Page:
effect of science reporting on different groups in society Perceptions of science: eg science documentaries. control of media output Constraints on the media: legal eg court orders. ethics committees Value and limitations of science: characteristics of a scientific question. owners. hypothesis. other eg government watchdogs. self-regulating bodies eg Press Complaints Commission Science reporting: specialist journals. media representation eg by non-science journalists. accuracy of science reporting. effect of science reporting on different groups in society 76 BN018348 – Specification – Edexcel Level 3 BTEC Nationals in Applied Science – Issue 2 – March 2008 © Edexcel Limited 2008 . slander and libel. civil law. illustrative examples eg particulate theory of matter. newspaper articles. DNA collection for government database Concerns about science: control of experimental work. level of language used eg technical. science ‘scare’ stories eg MMR vaccine. popular science journals eg New Scientist. blinds. validity. style of writing. reliability. implications of cloning. style of writing. internet. scientific. as influenced by the media Media: eg formats. exploiting public fears eg rapid spread of viruses. control of scientists’ ideas. quantum theory. target audience. use of controls. processes determining the solution. criminal law. scientific theory (hypotheses). legal procedures. testing. science docu–fiction. layman. hidden agenda. concordant data. layman. science detail and accuracy. influences. scientific. evidence.UNIT 5: PERCEPTIONS OF SCIENCE Unit content 1 Understand the development of scientific knowledge Development of theories: ideas. allocation of public money. double-blinds. placebos. Astronomy Now. level of language used eg technical. theory. cannot prove a negative Uncertainties: ideas develop over time. control of research funds. ideas acknowledged and validated by the scientific community. safeguards for scientific research. informed consent. film and television series. originators. evolution Collection and analysis of data: methods of collection. peer-review 2 Understand the public perception of science. repetition of experiments. target audience. predications. science detail and accuracy.

private funding. financial rewards for donating organs. contemporary scientific or technological advances eg artificial intelligence. genetic manipulation. siting of radio masts Ethical and moral issues: eg animals and humans as organ donors. DNA sampling at crime scenes 4 Understand the relationship between science. stem cell research. development and control of science discoveries later used for non-peaceful purposes eg chemical weapons.UNIT 5: PERCEPTIONS OF SCIENCE 3 Be able to identify the ethical and moral issues associated with scientific advances Scientific advances: benefits. incentives offered to doctors for prescribing. interplanetary explorations. public funding. drawbacks. atomic (nuclear) bombs BN018348 – Specification – Edexcel Level 3 BTEC Nationals in Applied Science – Issue 2 – March 2008 © Edexcel Limited 2008 77 . long space journeys. civil rights concerned with eg DNA databases. their influence and association with popular science. their influence on society eg animal rights. commerce and politics Society and politics: eg social groups in society. vested interest. use of scientific data obtained by dubious means eg illegal experiments. voluntary or statutory pressure groups. political groups. chemical weapons. intelligent design. limited research resources and the cost eg of international space stations. analysis of body fluids and materials at crime scenes. their influence on science issues. risks. experimenting on animals eg drug trials. screening eg to avoid inherited conditions. genetic manipulation eg GM crops. postcode lottery of drug availability. artificial reproduction. funding restraints on prescription drugs. development of space exploration programmes. pressure groups. drug treatments. allocation of funds eg cost effectiveness of new scientific developments in medicine eg expensive drug regimes. transplants and self-inflicted illnesses eg smoking and lung cancer. international pressures Commerce and finance: eg financial supporters of research. miniaturisation of electrical components. wartime Nazi experiments. technology.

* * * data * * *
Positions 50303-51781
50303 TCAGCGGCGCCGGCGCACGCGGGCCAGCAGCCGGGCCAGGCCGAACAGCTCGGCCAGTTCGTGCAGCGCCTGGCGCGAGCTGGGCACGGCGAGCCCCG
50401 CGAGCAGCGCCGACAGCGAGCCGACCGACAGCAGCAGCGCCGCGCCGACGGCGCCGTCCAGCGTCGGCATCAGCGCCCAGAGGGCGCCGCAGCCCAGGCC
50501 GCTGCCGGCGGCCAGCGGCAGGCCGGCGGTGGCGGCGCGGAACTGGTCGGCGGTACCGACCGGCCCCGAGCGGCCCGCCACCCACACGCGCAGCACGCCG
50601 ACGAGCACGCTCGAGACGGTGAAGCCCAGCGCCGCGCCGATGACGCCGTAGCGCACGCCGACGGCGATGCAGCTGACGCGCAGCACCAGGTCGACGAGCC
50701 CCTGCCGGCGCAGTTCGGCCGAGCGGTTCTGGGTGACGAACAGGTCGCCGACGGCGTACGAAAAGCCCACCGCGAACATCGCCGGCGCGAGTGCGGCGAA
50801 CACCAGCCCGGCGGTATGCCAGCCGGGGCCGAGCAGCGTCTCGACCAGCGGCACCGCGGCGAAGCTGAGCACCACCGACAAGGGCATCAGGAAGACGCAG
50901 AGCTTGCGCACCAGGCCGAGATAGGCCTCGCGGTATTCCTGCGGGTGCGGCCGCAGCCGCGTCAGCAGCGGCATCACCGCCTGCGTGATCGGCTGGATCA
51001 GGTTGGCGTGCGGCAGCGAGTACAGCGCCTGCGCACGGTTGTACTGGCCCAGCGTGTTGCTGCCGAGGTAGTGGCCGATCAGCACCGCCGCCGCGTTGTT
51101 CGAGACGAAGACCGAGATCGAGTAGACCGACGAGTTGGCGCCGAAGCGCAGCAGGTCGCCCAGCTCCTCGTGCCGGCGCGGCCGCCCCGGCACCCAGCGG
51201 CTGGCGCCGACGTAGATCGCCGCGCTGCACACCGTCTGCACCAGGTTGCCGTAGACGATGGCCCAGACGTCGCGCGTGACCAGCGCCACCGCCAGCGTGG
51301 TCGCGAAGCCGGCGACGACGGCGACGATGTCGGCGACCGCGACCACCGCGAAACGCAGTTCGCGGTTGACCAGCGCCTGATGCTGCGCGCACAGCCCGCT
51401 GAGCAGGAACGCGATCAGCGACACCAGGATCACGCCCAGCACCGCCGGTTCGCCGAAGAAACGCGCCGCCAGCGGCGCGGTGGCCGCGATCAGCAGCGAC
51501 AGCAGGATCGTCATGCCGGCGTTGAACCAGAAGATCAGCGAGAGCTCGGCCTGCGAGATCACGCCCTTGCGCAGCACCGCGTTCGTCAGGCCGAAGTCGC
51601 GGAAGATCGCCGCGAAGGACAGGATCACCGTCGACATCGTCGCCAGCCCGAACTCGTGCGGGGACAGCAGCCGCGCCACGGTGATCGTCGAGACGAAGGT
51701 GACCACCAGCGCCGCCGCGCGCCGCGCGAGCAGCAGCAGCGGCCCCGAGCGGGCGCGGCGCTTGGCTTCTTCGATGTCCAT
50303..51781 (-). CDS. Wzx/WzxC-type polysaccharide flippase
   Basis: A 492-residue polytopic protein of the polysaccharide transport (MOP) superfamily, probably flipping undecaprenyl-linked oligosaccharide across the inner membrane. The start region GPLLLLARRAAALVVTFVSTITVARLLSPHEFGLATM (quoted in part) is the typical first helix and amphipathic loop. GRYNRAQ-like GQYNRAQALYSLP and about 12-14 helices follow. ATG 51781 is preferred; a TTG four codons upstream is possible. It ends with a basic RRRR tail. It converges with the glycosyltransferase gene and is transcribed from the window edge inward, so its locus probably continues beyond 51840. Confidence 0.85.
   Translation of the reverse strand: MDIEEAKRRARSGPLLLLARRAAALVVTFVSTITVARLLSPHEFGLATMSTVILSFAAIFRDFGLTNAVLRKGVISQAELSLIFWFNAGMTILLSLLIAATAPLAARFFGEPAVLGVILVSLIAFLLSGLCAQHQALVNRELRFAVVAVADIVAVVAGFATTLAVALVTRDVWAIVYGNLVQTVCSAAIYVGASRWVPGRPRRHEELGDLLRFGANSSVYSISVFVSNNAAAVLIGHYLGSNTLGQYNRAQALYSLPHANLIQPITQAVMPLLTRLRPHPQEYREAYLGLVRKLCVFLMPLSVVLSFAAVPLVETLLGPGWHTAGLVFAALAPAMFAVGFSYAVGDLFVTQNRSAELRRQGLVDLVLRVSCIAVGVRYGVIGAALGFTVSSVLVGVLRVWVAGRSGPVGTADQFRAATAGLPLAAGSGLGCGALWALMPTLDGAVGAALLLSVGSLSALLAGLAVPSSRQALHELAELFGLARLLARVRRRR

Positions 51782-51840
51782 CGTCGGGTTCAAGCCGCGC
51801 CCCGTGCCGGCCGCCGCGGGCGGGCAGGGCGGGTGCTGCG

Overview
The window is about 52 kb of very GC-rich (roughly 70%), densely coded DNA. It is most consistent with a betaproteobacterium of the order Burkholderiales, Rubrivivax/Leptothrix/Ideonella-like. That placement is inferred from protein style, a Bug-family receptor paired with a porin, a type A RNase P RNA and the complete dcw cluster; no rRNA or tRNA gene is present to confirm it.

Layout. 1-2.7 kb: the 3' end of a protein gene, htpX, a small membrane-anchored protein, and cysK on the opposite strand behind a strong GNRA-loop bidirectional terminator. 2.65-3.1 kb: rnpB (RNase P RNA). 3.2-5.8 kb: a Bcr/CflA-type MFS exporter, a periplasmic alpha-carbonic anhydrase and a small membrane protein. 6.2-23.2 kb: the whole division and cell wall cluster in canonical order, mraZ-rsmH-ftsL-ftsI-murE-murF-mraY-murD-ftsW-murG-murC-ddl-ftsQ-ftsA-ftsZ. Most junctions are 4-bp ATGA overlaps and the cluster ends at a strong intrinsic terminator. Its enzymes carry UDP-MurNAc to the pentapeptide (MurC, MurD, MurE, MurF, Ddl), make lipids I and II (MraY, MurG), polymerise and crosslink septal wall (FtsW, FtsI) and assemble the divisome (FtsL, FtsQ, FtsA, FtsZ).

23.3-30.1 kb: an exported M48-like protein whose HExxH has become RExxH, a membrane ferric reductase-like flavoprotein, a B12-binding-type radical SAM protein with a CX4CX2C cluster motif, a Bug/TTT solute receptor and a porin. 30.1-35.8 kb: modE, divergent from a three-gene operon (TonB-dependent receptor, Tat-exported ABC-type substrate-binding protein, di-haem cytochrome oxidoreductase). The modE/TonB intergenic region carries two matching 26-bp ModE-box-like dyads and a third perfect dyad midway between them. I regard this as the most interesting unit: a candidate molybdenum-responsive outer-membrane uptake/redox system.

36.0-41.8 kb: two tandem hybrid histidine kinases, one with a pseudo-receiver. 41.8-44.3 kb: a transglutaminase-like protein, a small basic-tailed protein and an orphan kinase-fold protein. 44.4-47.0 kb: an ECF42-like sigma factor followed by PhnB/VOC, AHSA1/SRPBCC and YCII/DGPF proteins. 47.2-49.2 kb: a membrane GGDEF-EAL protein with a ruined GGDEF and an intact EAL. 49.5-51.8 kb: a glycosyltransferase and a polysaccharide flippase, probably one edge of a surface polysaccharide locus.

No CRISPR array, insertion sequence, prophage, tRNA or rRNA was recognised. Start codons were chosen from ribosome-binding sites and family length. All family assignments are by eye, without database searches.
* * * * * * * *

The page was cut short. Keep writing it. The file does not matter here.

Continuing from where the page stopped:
highlighting the processes involved P2 list public concerns about science highlighted in the media and describe two recent cases M3 M2 analyse whether the media makes a positive contribution to the public’s perception of science D3 analyse the ethical and/or moral arguments associated with two scientific or technological developments and substantiate your own conclusion D4 explain how science can be put to uses other than those originally intended and how this affects either society or society’s perception of science. P3 list scientific or technological developments which have raised ethical or moral issues and describe the issues associated with two developments M4 P4 describe five different groups and/or organisations that have a political agenda and their influence on science. the learner is able to: M1 differentiate between those questions that science is currently addressing. The criteria for a pass grade describe the level of achievement required to pass this unit. those that science cannot yet answer and those that science will never be able to answer. Grading criteria To achieve a merit grade the evidence must show that. in addition to the pass and merit criteria. in addition to the pass criteria. the learner is able to: explain the necessity for peer-review and why sometimes there is resistance to new scientific theories To achieve a pass grade the evidence must show that the learner is able to: P1 describe the development of one scientific theory. 78 BN018348 – Specification – Edexcel Level 3 BTEC Nationals in Applied Science – Issue 2 – March 2008 © Edexcel Limited 2008 . the evidence that the learner presents for assessment needs to demonstrate that they can meet all of the learning outcomes for the unit. D2 D1 To achieve a distinction grade the evidence must show that.UNIT 5: PERCEPTIONS OF SCIENCE Grading grid In order to pass this unit. giving two examples of each explain whether concerns raised about science in the media are justified by analysing two recent cases explain the progress made by one contemporary scientific or technological advance and analyse the effect on society as it was developed explain that financial support influences scientific research.